Ten things that would shake up the mobile industry overnight
For better or worse. In no particular order.
- Affordable unlimited data plans
- Google getting into the operator business
- Yahoo! getting into the operator business
- Affordable phones not tied to carriers
- The iPod phone
- Development of strong AI (yes I say this about everything)
- Development of decent agent software
- Affordable unlimited voice plans
- Collapse of network neutrality
- An active mobile WebStandards task force (ok, not overnight, but still important)
7 Replies to “Ten things that would shake up the mobile industry overnight”
> Collapse of network neutrality
I’m confused by what you mean? Can you extend this a bit more?
What “network neutrality” means? Or what a collapse means?
This deserves a separate post, though I ususally avoid posting about things that 50,000 other bloggers are writing about.
If phone companies thought they could get away with it, you’d have this: “I’m sorry, all circuits to Domino’s Pizza are currently busy. Would you like to be connected to our preferred pizza provider instead?”
If that happens, lots of things change overnight. -m
No, I’m quite familiar with Network Neutrality > http://www.oreillynet.com/xml/blog/2006/05/maintaining_netneutrality_by_d_1.html http://www.oreillynet.com/xml/blog/2006/05/net_neutrality_1_att_10_for_ba.html
Anyway, what it said was I agree but I like your explanation TONS better. I am going to make a post to ny XML.com blog now… if you have trackbacks turned off I will updated you here in a sec with the URI.Thanks!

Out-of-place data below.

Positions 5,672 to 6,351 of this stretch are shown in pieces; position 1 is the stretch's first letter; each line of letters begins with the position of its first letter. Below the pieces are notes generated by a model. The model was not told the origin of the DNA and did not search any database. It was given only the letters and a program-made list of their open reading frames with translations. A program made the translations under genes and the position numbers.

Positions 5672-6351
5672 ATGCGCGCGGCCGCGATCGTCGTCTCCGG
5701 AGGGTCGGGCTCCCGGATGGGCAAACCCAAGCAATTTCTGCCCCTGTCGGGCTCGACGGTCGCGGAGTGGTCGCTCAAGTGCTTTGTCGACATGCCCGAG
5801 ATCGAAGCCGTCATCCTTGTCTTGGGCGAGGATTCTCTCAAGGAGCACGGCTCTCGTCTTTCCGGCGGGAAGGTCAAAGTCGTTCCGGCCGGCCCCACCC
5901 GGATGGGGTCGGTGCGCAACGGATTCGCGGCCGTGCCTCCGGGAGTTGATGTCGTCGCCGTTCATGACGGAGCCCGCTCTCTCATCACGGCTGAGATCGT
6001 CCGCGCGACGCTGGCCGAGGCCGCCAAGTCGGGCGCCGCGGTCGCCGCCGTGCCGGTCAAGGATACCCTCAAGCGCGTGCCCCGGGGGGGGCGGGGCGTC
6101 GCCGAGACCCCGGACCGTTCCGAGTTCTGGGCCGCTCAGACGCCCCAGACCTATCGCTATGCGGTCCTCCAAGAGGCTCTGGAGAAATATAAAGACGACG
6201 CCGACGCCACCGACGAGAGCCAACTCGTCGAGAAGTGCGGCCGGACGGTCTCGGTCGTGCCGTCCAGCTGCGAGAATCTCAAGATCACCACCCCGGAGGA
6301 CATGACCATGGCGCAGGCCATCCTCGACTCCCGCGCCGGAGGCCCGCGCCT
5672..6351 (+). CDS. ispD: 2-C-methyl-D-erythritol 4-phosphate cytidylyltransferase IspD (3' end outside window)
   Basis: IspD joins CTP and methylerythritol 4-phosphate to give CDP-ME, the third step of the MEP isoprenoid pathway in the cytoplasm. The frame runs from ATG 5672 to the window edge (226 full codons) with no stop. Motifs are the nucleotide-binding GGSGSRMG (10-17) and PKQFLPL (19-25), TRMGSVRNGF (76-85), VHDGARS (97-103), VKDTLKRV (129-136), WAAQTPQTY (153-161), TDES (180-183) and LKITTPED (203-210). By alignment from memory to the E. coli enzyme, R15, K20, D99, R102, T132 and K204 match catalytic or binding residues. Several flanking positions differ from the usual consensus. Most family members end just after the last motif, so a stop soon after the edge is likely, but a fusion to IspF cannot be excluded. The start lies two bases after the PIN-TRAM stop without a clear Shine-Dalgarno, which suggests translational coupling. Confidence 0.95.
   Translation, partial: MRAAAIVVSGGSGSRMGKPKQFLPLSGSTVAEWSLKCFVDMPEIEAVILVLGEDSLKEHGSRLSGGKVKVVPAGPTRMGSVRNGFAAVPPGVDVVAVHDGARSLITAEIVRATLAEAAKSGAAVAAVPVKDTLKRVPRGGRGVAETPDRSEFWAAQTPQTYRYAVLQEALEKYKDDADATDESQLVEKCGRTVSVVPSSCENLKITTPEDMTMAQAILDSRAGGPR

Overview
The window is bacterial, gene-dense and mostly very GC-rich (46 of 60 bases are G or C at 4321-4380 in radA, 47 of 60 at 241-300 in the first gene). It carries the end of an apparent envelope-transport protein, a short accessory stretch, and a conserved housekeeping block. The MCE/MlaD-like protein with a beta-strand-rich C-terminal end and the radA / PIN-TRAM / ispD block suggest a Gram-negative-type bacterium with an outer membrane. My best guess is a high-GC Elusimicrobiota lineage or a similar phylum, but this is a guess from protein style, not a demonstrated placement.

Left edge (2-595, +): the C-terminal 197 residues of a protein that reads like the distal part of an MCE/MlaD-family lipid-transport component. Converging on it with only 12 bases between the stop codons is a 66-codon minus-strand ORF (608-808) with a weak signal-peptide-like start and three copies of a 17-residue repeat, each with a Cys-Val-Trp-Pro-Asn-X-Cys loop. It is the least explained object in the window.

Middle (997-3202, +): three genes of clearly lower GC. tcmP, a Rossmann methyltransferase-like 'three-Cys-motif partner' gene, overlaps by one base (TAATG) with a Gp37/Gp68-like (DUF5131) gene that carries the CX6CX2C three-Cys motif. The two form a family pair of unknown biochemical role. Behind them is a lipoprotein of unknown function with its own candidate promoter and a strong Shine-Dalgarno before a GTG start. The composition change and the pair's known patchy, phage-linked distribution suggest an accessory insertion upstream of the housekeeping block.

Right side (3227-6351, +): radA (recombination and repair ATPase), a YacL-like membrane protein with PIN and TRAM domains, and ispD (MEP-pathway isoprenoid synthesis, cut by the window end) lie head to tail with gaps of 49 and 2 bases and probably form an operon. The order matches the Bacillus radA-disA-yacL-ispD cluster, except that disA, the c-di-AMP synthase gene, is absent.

> all circuits to Dominoâ€™s Pizza are currently busy.
> Would you like to be connected to our preferred pizza provider instead?
It already happens. You open a phone book to find a pizza store near you and see the preferred pizza provider in a 12 pt bold font, while all others are in a 4 pt font.
With net neutrality gone, you’ll pay less for your connection, but more for your content. It’s more fair this way.
“It already happens. You open a phone book to find a pizza store near you and see the preferred pizza provider in a 12 pt bold font, while all others are in a 4 pt font.”
You’re suggesting advertising is the same thing as closed-door deals in which someone purchases the right to be your exclusive provider of “choice.”
The ability to advertise ones products is obviously an important part of culture. But just because Joe’s Pizza purchases a larger size/print ad in the local phone book doesn’t mean Sam’s Pizza can no longer gain access to the same customer base. They may need to invest more into advertising, or more into their product to let word of mouth become their form of advertising, or whatever else.
But Sam still has the same access to the same base of customers, and the same base of customers still have access to Sam.
Advertising doesn’t take away user choice. It might encourage user choice, but it doesn’t take that choice away.
Howerver, when someone purchases the exclusive rights for access to a particular base of consumer, the competition is now blocked so they can no longer gain access to this same customer base.
Maybe it doesn’t seem as big of a deal now as there are other ways in our culture for customers to gain access to our services, but as we push further into a world where are services are “served up” by our “service provider”, and this provider has the ability to pick and choose who they will allow access to us and who they will not…
Then we’re screwed.
Comments are closed.